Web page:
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Grandparents Teach, too

Money can make sense for children

Sabin, Davis, Hetrick, Anderegg, Macalady, Walker, Darling and Katers

Change jars, heavy change purses and coins discarded around the house can be a source of easy and fun economics activities for young children. One resourceful grandson reported finding five dollars in change just laying around the house.

Econ activities

For this activity you’ll need a container, assorted coins, magnifying glass, paper, and pencil.

To start take out a container of pennies, nickels, dimes, and quarters when your children need a new quiet activity. Make a game out of sorting the coins into piles according to denomination. Younger children will use shape, color and size to determine the correct pile. As you work together, mention the names of the different coins. Line up each type of coin and count how many in each category. Which group has the most coins? Which has the fewest? Count the pennies one by one.

Older kids can practice counting the nickels and dimes by fives and tens. Show how to write the cent and dollar signs.

Use a magnifying glass to study pictures, numbers, and words on coins. What do they mean? Why are they on the coins? New state quarters are especially interesting.

Look in the paper or at stores to see how much things cost. Children can make simple copies of the coins by rubbing over the surface of the metal. Older children will like to play an exchange game where you trade pennies for nickels, dimesfrom a pile of coins. You can play simple games based on “heads or tails.” Cover three coins with cups, one being tails. Move them around and ask children to pick up the cup with the tails coin. Teach children to flip a coin and call heads or tails similar to a football game. Use heads or tails to decide who goes first.

Sorting skills

Sorting things by similarities is a very useful skill for reading, science and math. Teach young children to count by touching each object. By teaching coin names, we are helping children to understand our monetary system. Adults can use this time to talk about how people earn money and how your family uses money to buy things. See through “Savvy Pig” savings banks can help children collect coins. They are divided into save, spend, donate, and invest to help teach children to save and give to charity. When your children have a little money they will be have a better understanding of economics.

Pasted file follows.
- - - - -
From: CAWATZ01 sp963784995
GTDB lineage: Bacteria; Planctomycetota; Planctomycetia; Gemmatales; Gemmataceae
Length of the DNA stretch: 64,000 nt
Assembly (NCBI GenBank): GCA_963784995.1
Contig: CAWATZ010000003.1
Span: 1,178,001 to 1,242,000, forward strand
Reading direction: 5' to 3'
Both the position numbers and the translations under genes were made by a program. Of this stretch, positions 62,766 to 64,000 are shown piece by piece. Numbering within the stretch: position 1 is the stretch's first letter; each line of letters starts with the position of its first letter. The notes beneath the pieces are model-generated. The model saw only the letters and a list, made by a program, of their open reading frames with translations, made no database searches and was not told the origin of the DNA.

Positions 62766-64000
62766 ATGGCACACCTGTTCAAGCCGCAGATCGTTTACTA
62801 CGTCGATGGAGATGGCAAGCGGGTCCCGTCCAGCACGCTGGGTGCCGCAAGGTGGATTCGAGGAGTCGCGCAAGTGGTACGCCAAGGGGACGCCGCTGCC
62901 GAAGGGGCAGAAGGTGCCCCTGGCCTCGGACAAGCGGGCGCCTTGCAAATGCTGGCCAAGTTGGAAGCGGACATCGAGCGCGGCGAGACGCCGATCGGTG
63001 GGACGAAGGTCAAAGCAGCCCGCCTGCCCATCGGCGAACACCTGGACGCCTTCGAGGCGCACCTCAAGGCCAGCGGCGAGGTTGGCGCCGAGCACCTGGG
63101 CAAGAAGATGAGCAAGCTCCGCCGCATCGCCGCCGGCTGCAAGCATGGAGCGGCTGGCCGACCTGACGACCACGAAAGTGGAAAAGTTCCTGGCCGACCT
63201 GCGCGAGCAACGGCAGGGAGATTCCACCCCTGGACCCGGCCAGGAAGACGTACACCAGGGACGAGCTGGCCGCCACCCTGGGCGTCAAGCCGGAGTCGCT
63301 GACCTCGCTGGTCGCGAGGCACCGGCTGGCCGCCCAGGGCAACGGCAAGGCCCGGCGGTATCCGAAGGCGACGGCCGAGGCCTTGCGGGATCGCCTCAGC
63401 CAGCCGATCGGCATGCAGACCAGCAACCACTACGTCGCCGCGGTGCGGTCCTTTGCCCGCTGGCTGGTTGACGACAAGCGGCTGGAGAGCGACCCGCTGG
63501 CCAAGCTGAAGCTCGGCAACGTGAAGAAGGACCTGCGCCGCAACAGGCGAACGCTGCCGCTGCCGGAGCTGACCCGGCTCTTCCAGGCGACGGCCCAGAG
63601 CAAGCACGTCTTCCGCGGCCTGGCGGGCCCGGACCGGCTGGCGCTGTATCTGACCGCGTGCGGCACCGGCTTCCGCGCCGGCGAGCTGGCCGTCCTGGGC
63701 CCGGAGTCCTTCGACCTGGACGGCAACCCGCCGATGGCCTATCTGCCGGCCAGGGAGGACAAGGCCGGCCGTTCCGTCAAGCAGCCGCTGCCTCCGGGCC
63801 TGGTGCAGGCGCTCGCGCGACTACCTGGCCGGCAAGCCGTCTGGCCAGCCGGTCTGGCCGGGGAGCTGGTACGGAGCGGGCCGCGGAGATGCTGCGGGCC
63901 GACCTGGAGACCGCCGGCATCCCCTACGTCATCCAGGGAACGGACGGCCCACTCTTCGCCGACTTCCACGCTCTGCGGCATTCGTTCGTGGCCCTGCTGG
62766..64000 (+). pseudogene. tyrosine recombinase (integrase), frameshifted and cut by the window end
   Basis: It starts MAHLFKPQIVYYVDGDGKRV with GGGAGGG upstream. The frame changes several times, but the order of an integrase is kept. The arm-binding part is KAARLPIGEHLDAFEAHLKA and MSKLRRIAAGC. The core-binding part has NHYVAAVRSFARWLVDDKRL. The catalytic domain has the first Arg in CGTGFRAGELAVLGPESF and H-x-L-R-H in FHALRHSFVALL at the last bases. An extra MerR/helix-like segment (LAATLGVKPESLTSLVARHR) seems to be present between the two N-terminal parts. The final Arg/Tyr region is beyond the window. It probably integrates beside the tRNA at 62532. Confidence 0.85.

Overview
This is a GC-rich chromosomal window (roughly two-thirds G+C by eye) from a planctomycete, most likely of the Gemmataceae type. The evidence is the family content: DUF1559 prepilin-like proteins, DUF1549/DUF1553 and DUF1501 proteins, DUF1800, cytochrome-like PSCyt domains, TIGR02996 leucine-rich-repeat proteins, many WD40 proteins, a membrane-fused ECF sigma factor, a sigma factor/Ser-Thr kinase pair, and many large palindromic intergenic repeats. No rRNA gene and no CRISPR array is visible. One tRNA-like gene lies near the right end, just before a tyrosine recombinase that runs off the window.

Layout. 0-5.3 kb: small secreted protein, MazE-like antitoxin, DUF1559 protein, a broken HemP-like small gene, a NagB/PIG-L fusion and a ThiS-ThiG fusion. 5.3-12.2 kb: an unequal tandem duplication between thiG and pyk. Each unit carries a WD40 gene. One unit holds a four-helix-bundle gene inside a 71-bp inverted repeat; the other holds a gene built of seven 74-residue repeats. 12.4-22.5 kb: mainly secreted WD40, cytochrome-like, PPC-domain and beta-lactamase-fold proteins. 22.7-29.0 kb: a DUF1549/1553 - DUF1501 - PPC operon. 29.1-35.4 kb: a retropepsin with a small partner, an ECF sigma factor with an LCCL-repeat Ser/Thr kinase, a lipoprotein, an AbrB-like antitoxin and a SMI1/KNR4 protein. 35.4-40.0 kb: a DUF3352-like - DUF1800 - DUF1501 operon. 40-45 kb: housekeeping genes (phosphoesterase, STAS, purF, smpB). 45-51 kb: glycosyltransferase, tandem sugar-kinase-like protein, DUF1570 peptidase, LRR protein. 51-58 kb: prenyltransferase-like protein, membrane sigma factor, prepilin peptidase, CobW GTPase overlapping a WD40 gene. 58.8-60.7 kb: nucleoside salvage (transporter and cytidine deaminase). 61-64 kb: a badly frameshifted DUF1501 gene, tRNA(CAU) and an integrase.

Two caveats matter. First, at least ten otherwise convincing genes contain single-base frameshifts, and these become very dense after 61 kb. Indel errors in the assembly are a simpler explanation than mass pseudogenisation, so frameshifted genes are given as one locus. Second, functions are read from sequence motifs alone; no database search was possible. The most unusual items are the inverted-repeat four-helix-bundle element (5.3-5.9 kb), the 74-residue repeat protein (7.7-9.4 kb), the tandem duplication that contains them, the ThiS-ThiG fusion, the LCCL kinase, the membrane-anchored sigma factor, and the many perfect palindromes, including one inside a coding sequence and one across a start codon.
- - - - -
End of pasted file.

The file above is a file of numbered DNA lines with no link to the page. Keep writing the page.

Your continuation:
Be sure your children know not to put money in their mouths, and continue to watch them. It’s also a good idea to wash hands after handling money. For more economics lessons to help children be successful and reduce the stress of childcare see grandparentsteachtoo.blogspot.com; wnmufm.org/Learning Through the Seasons live and pod casts; Facebook, and Pinterest.

EDITOR’S NOTE: Grandparents Teach, Too is a non-profit organization of elementary and preschool teachers from Marquette, Michigan. The writers include: Jan Sabin, Mary Davis, Jean Hetrick, Cheryl Anderegg, Esther Macalady, Colleen Walker, Fran Darling, and Iris Katers. Their mission since 2009 is to help parents, grandparents, and other caregivers of young children provide fun activities to help prepare young children for school and a life long love of learning. They are supported by Great Start, Parent Awareness of Michigan, the U.P. Association for the Education of Young Children, Northern Michigan School of Education, the Upper Peninsula Children’s Museum and the Northern Michigan University Center for Economic Education.